A girl looks through the replica of a neanderthal skull displayed in the Neanderthal Museum in Krapina, Croatia.
A girl looks through the replica of a neanderthal skull displayed in the Neanderthal Museum in Krapina, Croatia. Reuters

How are we able to survive in harsh and cold regions? The answer lies in our genes, which may have come from Neanderthals.

People outside Africa are found to be carrying some of the human X chromosomes originating from Neanderthals, according to a latest study.

The study confirmed a long-held belief that our human ancestors came into contact with Neanderthals. The question on everyone's mind has always been whether the physically stronger Neanderthals, who possessed the gene for language and may have played the flute, were a separate species or could have interbred with modern humans. The answer is yes and the two lived in close association.

An analysis of more than 6,000 X-chromosomes from all inhabited continents supports earlier contention that a mosaic of lineages of different time depths and different geographic provenance could have contributed to the genetic constitution of modern humans.

It indicates a very early admixture between expanding African migrants and Neanderthals prior to or very early on the route of the out-of-Africa expansion that led to the successful colonization of the planet.

This confirms recent findings suggesting that the two populations interbred, says Damian Labuda of the Department of Pediatrics at the University of Montreal and the CHU Sainte-Justine Research Center.

Neanderthals, whose ancestors left Africa about 400,000 to 800,000 years ago, were evolved in what is now mainly France, Spain, Germany and Russia, and are thought to have lived until about 30,000 years ago.

Meanwhile, early modern humans left Africa about 80,000 to 50,000 years ago.

In addition, because our methods were totally independent of Neanderthal material, we can also conclude that previous results were not influenced by contaminating artifacts, Labuda said.

Almost a decade ago, Labuda and his team had identified a piece of DNA called a haplotype in the human X chromosome that seemed different and whose origins they questioned.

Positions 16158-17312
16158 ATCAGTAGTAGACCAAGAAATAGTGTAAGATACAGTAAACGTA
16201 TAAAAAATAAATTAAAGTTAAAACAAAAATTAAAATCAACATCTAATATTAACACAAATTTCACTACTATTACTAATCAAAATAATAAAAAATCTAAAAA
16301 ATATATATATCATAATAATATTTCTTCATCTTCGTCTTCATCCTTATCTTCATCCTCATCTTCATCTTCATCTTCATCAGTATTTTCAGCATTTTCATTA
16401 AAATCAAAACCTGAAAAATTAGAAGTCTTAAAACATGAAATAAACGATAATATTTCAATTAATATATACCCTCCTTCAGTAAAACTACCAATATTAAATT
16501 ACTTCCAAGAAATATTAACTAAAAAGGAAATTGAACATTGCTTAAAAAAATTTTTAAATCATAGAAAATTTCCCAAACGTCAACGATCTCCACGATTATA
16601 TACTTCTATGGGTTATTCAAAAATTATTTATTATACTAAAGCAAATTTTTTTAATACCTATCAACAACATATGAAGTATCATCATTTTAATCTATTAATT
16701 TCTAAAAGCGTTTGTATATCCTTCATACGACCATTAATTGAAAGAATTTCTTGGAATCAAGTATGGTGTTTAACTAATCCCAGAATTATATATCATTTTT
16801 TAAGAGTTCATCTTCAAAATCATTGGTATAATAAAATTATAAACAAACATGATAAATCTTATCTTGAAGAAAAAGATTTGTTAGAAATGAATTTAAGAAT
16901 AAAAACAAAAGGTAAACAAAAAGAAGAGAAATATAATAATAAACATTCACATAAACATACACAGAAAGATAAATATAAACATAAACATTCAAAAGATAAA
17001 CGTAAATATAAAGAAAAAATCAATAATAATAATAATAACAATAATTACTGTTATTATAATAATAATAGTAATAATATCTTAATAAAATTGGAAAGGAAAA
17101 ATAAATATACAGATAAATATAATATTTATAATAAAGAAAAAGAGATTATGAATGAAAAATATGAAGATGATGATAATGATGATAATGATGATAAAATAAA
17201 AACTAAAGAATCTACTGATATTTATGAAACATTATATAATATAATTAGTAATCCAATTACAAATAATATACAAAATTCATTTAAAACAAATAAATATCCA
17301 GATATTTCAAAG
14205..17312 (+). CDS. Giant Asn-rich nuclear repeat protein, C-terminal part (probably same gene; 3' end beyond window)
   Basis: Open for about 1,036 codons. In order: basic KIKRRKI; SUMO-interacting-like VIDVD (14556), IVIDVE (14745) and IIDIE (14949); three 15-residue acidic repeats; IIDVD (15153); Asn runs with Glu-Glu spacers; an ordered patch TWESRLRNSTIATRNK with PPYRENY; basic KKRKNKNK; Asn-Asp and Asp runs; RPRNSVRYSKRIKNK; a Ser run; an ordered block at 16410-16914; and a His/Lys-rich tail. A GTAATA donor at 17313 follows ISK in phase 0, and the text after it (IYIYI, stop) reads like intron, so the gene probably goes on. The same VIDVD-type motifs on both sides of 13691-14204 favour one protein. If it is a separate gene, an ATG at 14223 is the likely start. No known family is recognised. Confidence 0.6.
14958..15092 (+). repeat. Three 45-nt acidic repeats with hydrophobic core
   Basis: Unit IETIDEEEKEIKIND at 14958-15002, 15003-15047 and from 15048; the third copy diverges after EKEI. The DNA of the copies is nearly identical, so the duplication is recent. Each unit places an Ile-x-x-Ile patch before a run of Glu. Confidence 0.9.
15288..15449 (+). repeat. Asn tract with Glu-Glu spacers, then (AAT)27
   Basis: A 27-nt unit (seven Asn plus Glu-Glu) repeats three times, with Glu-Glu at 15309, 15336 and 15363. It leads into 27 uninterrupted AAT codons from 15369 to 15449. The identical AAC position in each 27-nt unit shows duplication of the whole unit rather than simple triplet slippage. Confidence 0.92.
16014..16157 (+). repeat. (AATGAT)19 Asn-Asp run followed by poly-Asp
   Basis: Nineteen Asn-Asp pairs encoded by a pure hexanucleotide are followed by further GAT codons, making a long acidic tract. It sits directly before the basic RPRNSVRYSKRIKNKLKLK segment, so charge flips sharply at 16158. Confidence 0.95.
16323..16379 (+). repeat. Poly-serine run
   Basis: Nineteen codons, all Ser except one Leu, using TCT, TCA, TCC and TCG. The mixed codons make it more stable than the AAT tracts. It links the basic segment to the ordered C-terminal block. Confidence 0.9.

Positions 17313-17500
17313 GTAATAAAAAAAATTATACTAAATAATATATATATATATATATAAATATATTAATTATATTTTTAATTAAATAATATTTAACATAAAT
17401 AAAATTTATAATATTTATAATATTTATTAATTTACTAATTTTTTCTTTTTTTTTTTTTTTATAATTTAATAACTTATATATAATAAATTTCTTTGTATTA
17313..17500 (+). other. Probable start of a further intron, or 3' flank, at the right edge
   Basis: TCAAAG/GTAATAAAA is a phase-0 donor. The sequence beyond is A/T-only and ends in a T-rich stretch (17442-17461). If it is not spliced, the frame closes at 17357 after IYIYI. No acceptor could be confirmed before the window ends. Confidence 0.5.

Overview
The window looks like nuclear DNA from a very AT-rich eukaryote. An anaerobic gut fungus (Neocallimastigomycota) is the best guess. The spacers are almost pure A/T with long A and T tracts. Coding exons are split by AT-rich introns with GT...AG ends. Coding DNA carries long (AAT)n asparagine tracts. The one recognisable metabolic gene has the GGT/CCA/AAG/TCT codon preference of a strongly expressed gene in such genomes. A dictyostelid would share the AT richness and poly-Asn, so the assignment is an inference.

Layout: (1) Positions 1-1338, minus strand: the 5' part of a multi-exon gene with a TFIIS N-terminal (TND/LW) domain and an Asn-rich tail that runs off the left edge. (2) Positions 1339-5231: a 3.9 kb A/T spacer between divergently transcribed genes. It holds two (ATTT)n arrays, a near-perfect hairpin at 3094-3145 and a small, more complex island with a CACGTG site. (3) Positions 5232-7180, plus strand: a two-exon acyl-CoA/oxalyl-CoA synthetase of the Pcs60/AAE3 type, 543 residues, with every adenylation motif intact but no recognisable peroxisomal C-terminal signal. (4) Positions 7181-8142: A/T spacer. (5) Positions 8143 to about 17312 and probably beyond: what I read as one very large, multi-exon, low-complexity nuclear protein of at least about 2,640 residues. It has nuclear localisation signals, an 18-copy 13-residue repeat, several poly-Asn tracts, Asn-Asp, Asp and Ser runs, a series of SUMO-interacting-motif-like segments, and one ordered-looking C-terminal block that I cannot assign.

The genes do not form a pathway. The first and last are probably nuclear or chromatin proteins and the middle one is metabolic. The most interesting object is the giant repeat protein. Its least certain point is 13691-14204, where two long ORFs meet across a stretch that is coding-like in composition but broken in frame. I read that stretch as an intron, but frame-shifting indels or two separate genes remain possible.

The team had compared 6,000 chromosomes from all parts of the world to the Neanderthal haplotype in 2010 when the Neanderthal genome sequence was made available. They found that the Neanderthal sequence was present in peoples across all continents, except for sub-Saharan Africa, and including Australia.

There is little doubt that this haplotype is present because of mating with our ancestors and Neanderthals. This is a very nice result, and further analysis may help determine more details, says Nick Patterson of the Broad Institute of MIT and Harvard University.

Dr. Labuda and his colleagues were the first to identify a genetic variation in non-Africans that was likely to have come from an archaic population. This was done entirely without the Neanderthal genome sequence, but in light of the Neanderthal sequence, it is now clear that they were absolutely right! adds David Reich, a Harvard Medical School geneticist, one of the principal researchers in the Neanderthal genome project.

The findings were published in the July issue of the journal Molecular Biology and Evolution.

The Neanderthal is an extinct member of the Homo genus known from Pleistocene specimens found in Europe and parts of western and central Asia. The first proto-Neanderthal traits appeared in Europe as early as 350,000 to 600,000 years ago.

Neanderthal skulls were first discovered by Philippe-Charles Schmerling in Engis, in what is now Belgium, in 1829. Neanderthals were heavily built, and had sophisticated music, art and tool craftsmanship skill.

Their brains were the same size as Homo Sapiens and they also controlled fire, lived in shelters, and occasionally made symbolic or ornamental objects. The first Neanderthal fossil was discovered in 1856 in Germany in the Neander Valley, hence the hominid's name.